This is the first ‘Christian self-help’ book (as opposed to a memoir) that I have read in a while, and I loved it. Highly recommended, even if you just have the time/energy to read the first section. One to read and re-read. Get it from Amazon.co.uk or Amazon.com
- Americanah – Chimamanda Ngozi Adichie.
I had previously read her novel Half of a yellow sun, about civil war in Nigeria and wept for about a day when reading it, so my initial impression of the book was just profound gratitude that it was a book about ordinary life, and did not make me cry. It’s a love story, essentially, and follows the life of a Nigerian girl who moves to America, and then returns. The strength of this book was the insight of the culture differences between American Blacks and Non-American blacks. The character is a blogger, and we read her acerbic and insightful observations on racism in America, and I found this fascinating. Many books about racism are hard to read because of their anger, but this wasn’t an angry book. One of the other characters moves to England and becomes an illegal immigrant, and I found this portrayal profoundly moving. Adichie is a master-craftsman, where you feel the heat of the Nigerian sun, and the squalor of life as an immigrant in the UK because she writes so well, and so this novel is enjoyable as a reading experience, but even so, I found the plot a little lacking, the ending a little tired, and the characters a little cold. It’s also a long book, but I was glad to have read it because of the insights into American immigrant culture (and at under £5 it’s very cheap). Get it from Amazon.co.uk or Amazon.com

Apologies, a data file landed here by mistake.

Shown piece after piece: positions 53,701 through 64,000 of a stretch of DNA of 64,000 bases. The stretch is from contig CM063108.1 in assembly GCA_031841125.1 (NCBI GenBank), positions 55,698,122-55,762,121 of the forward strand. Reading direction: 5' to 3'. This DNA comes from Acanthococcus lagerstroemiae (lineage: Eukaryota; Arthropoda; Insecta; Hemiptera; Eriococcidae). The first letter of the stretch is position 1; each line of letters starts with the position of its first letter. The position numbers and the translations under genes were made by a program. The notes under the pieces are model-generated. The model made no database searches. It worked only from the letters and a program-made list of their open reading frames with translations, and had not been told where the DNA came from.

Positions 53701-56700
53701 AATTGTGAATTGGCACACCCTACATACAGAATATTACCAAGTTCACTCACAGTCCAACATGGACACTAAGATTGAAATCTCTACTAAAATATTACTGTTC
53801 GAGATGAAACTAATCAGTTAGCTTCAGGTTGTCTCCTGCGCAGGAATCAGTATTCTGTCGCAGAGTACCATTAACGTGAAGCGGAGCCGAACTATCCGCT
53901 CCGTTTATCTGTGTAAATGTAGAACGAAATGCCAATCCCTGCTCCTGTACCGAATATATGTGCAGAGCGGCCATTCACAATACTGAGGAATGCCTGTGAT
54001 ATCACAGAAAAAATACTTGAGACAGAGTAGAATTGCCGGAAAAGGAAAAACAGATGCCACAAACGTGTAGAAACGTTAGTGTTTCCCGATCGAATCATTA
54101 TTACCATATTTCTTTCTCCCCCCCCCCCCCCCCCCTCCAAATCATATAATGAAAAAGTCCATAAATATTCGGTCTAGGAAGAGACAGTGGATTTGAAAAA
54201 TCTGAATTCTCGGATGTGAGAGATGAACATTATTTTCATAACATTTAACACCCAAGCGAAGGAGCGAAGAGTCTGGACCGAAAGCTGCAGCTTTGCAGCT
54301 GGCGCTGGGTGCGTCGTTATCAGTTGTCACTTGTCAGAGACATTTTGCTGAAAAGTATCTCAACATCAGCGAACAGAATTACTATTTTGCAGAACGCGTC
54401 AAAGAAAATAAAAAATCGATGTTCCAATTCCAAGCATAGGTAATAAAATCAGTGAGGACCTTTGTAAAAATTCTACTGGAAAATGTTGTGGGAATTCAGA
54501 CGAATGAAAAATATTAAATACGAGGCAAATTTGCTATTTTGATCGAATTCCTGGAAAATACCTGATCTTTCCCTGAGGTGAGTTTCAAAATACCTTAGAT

- For all those who loved Every Shattered Thing – the sequel by Elora Ramirez is out – Somewhere between water and sky (very cheap as an e-book). Get it from Amazon.co.uk or Amazon.com
- Preston Yancey’s book about the search for a church when you don’t feel like you fit – Tables in the Wilderness is also out this month. Get it from Amazon.co.uk or Amazon.com
- I repent of my former lack-lustre review of Ellie Goulding’s latest album, Halcyon Days – it has taken a few listenings, but I am now LOVING it (and it’s under £5 in the. UK). Get it from Amazon.co.uk or Amazon.com
- The boy’s favourite is Regina Spektor – Begin To Hope- amazing album, but although he loves singing “tangerines-so cheap and JUICY!’, we have to fastforward that particular song when it gets to the part where her friends OD’d from drugs… Fab, quirky, fun album, though. Get it from Amazon.co.uk or Amazon.com.
- Gilmore Girls, Gilmore Girls, Gilmore Girls.
Miscellaneous blog posts:
- “What I want is to break the silence around the topic” – my friend, Vicky Beeching on sexuality for Christianity Magazine
- This is a genius idea! Come and spend a year in God’s time – at Lambeth Palace, with Justin Welby. Is this the new monasticism? A Year In God’s Time
- So many people recommended this to me – video interview with P M Young, author of the shack “Living in the grace of a day“
- Seth Haines Recovery Room (check out his whole Recovery Room series on battling alcoholism / addiction) “Recovery Room: Desire’s Siren“
- Heartbreaking and important by @God_loves_women – This is what male violence does
On the blog:
- The God and Suffering Series returned! Check out stories by Leanne Penny, Alison Luna, Sheridan Voysey.
- I blogged on macro and micro beginnings, and Living in the Desert.
I’m the world’s latest link-er with Leigh Kramer’s What I’m Into – do check out her site. This post contains Amazon affiliate links. That means if you click onto Amazon from my site and buy anything at all, I get a few pennies, at no extra cost to you. How good is that?
Over to you:
- What have you been into?